Leave it to an orchestra director to compose a harmonious summer trip for her students.

A group of McKinney-area music students will enjoy the opportunity of a lifetime – performing at world-renowned music venues and soaking in art and culture throughout the British Isles this summer.

The trip is the vision of Dr. Deborah Perkins, Adjunct Assistant Professor of Music Education and Director of Mustang Strings at Southern Methodist University. Perkins’ philosophy is that music connects us all. It’s the universal language, eliciting heartfelt, deep emotions and bridging the cultural divide.

Inspired by her love of stringed instruments and the piano, Perkins pursued a career in music education. She taught middle and high school orchestra students for several decades in Texas, Florida and South Carolina, where she often traveled with her groups and encouraged their appreciation of the art.

To offer similar music experiences to North Texas students, Perkins and a team of colleagues created the Texas Youth Orchestra – high school and college music students brought together to travel and perform on an international summer concert tour. Students from McKinney, Allen, Plano and Richardson are selected based on their music skills, availability to tour, strength of character, and desire to learn about other cultures.

“Having participated in an international tour myself when I was school-aged, I truly appreciate the rich experiences of my trips and understand someone provided a wonderful opportunity for me,” Perkins says. “Now I want to give back to other students, allowing them the same amazing opportunity.”

This summer, Perkins and her team will head to the British Isles, shuttling 49 students, parents and chaperones to London, Bath, Cardiff, Oxford, Stratford, Edinburgh, Sterling, Inverness and Glasgow. The trip, scheduled July 9-21, will give participants the opportunity to tour throughout Great Britain and perform at celebrated concert venues, conveying a shared love of music to their audiences. This year, choir students will join the orchestra students, blending their unique sounds into remarkable performances.

“I am so excited to go to the U.K. this summer,” says Jake Magargle, a McKinney Boyd High School senior who is one of 10 students from the McKinney school district making the trip. “It is a tremendous opportunity for aspiring musicians to hold concerts in foreign countries before we are out of high school. I am very proud to be one of only 40 students to be going on this great adventure. I expect it to be a lot of hard work, but also a lot of fun when we arrive.”

Perkins says her philosophy is that life is a journey and that by studying various musical centers in Europe, the students will gain insight into the musical art form.

The trip is the vision of Dr. Deborah Perkins, Adjunct Assistant Professor of Music Education and Director of Mustang Strings at Southern Methodist University. Perkins’ philosophy is that music connects us all. It’s the universal language, eliciting heartfelt, deep emotions and bridging the cultural divide.

Riley Cronin, a junior at McKinney High School, agrees the trip offers the chance to learn more about music and culture – and have fun all the while.

“I'm really excited to go on the trip because I've been looking forward to this since I started playing viola in fourth grade,” Cronin says. “I’m expecting to grow a lot as a musician and make a lot of good friends and memories.”

Currently on its third international tour, the Texas Youth Orchestra began its journey in 2006 with a tour to Italy and Austria. In 2009, the second tour began with performances and sight-seeing in the Czech Republic, Austria and Hungary, and included stops in Prague, Vienna, Eisenstadt and Budapest.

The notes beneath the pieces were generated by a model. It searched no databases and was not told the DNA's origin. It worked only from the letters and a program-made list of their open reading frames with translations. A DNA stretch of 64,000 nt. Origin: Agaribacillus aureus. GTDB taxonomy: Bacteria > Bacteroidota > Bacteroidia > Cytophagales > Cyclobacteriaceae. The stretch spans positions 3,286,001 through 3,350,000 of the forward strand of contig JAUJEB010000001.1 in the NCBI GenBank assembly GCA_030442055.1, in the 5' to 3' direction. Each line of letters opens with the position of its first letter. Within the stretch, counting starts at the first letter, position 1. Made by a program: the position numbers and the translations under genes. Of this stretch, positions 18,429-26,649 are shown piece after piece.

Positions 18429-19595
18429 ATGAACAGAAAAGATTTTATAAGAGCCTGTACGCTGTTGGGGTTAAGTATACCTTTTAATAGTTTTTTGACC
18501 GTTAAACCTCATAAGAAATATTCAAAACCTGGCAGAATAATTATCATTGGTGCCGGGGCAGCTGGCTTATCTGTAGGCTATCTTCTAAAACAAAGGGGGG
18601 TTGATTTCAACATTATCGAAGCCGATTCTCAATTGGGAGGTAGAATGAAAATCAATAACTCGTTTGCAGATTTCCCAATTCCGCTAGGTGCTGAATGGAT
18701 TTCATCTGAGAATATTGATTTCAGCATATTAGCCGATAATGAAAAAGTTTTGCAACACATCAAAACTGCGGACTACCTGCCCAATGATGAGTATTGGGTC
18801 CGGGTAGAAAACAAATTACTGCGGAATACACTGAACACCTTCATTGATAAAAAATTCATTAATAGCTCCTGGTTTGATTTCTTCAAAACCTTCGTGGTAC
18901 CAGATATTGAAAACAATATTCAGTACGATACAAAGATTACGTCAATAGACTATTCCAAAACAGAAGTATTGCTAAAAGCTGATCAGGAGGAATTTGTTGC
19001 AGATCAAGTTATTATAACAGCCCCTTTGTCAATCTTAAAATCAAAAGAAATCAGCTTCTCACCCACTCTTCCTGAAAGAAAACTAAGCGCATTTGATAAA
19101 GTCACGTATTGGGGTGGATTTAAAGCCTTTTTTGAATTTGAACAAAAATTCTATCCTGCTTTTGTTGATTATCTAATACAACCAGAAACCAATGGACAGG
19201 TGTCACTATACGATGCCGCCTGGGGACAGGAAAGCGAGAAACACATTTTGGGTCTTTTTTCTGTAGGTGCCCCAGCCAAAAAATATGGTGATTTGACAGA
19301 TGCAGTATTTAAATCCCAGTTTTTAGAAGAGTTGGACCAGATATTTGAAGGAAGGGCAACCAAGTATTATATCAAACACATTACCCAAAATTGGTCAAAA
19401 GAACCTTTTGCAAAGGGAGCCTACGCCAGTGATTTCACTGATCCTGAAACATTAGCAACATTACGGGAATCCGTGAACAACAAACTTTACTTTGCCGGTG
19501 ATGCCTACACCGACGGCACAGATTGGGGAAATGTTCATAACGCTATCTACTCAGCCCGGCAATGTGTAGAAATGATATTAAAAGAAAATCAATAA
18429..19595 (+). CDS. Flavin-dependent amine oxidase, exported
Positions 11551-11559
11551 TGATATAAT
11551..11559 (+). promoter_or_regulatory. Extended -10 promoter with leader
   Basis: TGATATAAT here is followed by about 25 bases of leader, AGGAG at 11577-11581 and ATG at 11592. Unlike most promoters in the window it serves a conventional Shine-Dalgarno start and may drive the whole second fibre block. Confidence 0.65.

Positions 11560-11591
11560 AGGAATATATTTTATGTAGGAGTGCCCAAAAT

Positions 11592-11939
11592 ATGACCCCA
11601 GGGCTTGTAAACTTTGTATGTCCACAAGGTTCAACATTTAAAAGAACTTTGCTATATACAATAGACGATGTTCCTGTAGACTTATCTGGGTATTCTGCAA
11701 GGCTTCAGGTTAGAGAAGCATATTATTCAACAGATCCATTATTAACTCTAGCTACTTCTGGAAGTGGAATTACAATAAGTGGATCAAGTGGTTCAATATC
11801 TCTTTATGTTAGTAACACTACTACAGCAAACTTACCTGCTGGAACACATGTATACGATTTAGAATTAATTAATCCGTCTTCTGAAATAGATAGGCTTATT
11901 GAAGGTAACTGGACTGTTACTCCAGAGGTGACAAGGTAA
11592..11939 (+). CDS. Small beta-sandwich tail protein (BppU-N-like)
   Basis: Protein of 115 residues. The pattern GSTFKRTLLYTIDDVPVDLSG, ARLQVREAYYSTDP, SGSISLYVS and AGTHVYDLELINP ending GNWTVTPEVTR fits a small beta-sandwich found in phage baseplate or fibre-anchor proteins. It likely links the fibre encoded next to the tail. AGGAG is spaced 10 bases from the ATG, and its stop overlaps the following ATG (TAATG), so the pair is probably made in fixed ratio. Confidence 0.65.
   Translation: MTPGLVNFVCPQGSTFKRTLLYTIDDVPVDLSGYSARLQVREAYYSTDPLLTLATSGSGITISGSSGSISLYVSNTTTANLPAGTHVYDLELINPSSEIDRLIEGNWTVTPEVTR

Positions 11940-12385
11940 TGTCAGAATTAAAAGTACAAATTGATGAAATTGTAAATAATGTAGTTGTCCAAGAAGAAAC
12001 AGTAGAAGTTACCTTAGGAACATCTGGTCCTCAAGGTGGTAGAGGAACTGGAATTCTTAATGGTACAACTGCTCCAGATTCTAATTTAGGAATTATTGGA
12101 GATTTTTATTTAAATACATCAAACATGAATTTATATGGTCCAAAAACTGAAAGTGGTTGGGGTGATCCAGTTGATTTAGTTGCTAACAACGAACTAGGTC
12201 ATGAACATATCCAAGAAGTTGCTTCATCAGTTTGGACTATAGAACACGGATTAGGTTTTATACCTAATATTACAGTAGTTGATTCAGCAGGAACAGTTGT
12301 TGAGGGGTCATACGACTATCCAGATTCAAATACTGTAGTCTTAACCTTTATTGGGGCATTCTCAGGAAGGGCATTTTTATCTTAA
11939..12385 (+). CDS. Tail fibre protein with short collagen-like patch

Sue Ewing, an orchestra director in the Plano school district, says she has been looking forward to this summer’s trip since she traveled along on the 2009 tour. The trips allow her to combine two of her passions, traveling and music.

A busload of students with diverse backgrounds and musical ties has “the unique opportunity of becoming a close-knit family, exploring the historical wonders of differing cultures,” Ewing says. “I am certain this well-planned and well-paced trip will be a treasured, life-changing experience this summer.”

Perkins said an international performance tour isn’t the type of event to hand over to just anyone. The tours are coordinated through Music Celebrations International, an event-planning organization with nearly 20 years of experience. As in past tours, MCI’s planning provides unique performance and educational opportunities for each orchestra member.

McKinney resident Jean Piechetta, a Texas Youth Orchestra parent whose daughter played clarinet on the last trip, says, “TYO offers students (and parents) an experience of a lifetime – not only touring Europe but performing in breathtaking, historic venues. I can't express how much I enjoyed being submersed in different cultures all tied together by the common melody of music.”

Prior to the tour, the students will meet for an intensive, four-day “Home Camp” the week before they leave, ensuring that the students are prepared for the concerts and the overall trip. “We actually won't see the kids for a collective period of time until the Home Camp, and we use this time to help students prepare and practice the music as well as teach them about the customs of each country, their currencies, and specific cultural differences,” Perkins says.

“This is a very fun week for us, but it is jammed-packed full of information and practice,” Perkins says. “And, then before you know it, we are on a plane destined for musical greatness.”

About the author: Carolyn Cameron is a local marketer and freelance writer. She enjoys spending time with her three young boys and family, reading and running.